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The Science Of Opioid Drug Abuse

Workplace addiction is common in every industry. 70% of the 14.8 million employed Americans abuse an illegal drug. People have their reasons for taking drugs and they can stem from stress, anxiety, chronic pain, or other factors that cause distress.

People who abuse drugs will likely see an increase in their productivity and the quality of their work, at least at first. This is because many substances target the area of the brain known as the limbic system,  more commonly known as the reward system. Drugs might act as neurotransmitters or increase the levels of dopamine in the body, which could increase one’s motivation and drive individuals to do what they do.

After receiving praise for their short-term accomplishments, drug-using individuals might feel as if taking these drugs is a solution to their work responsibilities. This belief can create a crutch for the user, leading to dependency on the drugs. This is innate for the human mind, as the brain is hardwired to repeat events that produce pleasure or reward.

Over time, an addiction can form.

To understand how addictions develop, it is important to remember that drugs often mimic substances already found in the human body. The brain naturally produces opioid-like chemicals which link to mu opioid receptors on the surface of neurons (nerve cells). This can activate an enzyme that converts adenosine triphosphate, or ATP, to cyclic adenosine monophosphate, also known as cyclic AMP or cAMP.

Opioids are drugs such as heroin, morphine, codeine, fentanyl, and other drugs that can relieve pain. If abused, opioids can make their users feel high. ATP provides an energy source for metabolic function.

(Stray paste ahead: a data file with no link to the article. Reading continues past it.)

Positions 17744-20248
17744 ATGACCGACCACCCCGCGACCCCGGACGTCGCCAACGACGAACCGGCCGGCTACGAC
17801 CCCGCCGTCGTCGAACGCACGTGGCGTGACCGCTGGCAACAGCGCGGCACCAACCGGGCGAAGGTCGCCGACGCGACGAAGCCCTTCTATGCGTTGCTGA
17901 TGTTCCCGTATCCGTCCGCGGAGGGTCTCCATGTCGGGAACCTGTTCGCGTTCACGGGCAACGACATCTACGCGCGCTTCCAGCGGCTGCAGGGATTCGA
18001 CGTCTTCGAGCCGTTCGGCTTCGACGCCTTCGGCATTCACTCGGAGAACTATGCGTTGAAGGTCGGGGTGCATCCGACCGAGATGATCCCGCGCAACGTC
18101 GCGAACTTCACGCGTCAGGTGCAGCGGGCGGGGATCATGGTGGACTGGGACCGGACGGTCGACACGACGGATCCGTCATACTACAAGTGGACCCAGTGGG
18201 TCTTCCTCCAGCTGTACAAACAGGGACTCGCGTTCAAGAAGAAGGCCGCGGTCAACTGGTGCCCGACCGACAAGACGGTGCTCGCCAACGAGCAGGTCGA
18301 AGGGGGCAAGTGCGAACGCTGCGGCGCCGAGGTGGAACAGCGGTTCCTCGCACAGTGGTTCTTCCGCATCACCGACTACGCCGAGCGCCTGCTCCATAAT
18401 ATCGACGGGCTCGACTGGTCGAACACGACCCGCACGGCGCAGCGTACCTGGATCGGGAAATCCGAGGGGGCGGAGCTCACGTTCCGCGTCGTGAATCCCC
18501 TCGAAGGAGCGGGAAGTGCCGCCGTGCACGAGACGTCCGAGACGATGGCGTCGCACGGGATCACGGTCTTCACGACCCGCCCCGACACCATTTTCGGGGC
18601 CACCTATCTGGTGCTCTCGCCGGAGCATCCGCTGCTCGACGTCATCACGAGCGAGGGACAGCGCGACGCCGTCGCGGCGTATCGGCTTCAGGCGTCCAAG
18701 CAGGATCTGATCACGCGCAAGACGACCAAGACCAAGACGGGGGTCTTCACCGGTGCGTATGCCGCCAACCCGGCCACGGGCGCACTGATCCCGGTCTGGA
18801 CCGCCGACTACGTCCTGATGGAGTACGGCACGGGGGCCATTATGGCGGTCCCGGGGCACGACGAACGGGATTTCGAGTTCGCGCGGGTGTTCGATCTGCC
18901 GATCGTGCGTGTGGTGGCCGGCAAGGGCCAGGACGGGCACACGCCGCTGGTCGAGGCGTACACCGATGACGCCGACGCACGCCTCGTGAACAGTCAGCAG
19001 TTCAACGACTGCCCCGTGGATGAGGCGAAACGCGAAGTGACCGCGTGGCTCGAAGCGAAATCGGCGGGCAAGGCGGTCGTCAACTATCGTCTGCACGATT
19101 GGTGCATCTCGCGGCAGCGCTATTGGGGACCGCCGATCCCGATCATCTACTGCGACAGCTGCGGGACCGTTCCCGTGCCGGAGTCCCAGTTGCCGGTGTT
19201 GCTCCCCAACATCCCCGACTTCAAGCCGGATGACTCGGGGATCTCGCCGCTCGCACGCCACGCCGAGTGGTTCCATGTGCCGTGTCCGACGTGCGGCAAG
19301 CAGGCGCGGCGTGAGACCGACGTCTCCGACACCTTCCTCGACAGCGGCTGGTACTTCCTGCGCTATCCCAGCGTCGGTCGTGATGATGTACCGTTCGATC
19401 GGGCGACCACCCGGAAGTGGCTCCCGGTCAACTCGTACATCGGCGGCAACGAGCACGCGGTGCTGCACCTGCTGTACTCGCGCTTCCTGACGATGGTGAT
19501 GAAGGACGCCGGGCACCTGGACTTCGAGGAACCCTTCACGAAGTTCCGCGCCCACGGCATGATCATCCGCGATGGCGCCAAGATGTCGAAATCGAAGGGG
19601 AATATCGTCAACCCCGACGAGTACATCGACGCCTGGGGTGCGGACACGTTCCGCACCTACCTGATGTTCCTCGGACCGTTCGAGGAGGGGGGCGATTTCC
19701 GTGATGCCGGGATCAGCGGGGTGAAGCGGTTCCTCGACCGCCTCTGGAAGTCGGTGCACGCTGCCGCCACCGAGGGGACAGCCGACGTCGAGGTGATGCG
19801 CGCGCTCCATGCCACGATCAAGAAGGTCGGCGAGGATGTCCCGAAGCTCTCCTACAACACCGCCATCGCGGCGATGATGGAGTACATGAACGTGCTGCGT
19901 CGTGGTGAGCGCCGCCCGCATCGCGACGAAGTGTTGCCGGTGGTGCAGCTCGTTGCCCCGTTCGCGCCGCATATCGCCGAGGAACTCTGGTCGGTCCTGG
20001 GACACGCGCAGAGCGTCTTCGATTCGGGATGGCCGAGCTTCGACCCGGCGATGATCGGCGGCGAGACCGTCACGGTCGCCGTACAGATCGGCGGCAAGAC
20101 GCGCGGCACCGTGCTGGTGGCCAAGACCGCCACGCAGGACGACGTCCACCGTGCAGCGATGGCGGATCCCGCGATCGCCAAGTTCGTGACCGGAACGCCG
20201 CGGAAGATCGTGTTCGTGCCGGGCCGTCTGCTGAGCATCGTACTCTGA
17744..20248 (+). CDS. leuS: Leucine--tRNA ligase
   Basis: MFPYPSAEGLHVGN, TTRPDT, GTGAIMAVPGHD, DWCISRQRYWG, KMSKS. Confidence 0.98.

Cyclic AMP (cAMP) acts as a messenger and sends out noradrenaline (also known as noradrenaline, norepinephrine, NA, or NE) to other areas of the brain. Noradrenaline is a hormone that controls wakefulness, muscle tone, respiration, blood pressure, and other bodily functions.

Prior to drug abuse, the body naturally produces enough noradrenaline to maintain levels of alertness, muscle tone, and respiration. When opioids link to opioid receptors, the process blocks the enzyme that converts ATP to cAMP. The body thus produces lower levels of noradrenaline, which could lower heart rates, cause drowsiness, and produce other dangerous symptoms.

Repeated opioid exposure affects the levels of enzymes and ATP in the brain. The brain then becomes accustomed to the levels of opioids, which can ultimately increase the users’ tolerance to the drugs and encourage them to consume more.

If users cannot obtain opioids, their brains might return to normal efficiency but still contain enhanced levels of cyclic AMP (cAMP). This excess amount of cyclic AMP could lead to the distribution of more noradrenaline to the limbic system and other areas of the brain.

If users stop using opioids, they could end this chemical redistribution and withdrawal could occur. Withdrawal might produce various symptoms, such as

  • Anxiety
  • Depression
  • Insomnia

Addiction thus occurs when the brain’s natural reward system promotes continued drug use because it feels good or produces other seemingly positive effects. Continued exposure to opioids and other substances can lead to dependence and daily drug use in order to avoid withdrawal symptoms. Prolonged opioid use produces longer-lasting changes in the brain that could fuel compulsive drug-seeking habits.

People who have developed opioid addictions have a myriad of ways to rid themselves of dependency. They might consider using assisted methods such as executive recovery tailored to treat busy working people.

Regardless of one’s situation, drug use is common in the workplace. Many Americans abuse drugs for their own reasons. Without a proper understanding of how drugs affect people, it can ultimately lead to harmful drug-using habits. If you know of someone who shows systems of abuse or who are addicted, finding them a treatment center for rehab is crucial.

There are, however, ways to research drugs and substance abuse. The Internet has a number of sites that provide valuable information about various substances. The web can also help people find different ways to treat substance abuse. Some of these methods even allow people to work while they receive help. Such assistance can help people thrive in the workplace and in life.


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Dave Bugg
Dave Bugghttps://dpbugg.wordpress.com/
THROUGHOUT my time spent in academia, I have found a passion for writing about new phenomena. I have written on a myriad of topics such as addiction, music, dance, martial arts and western culture.

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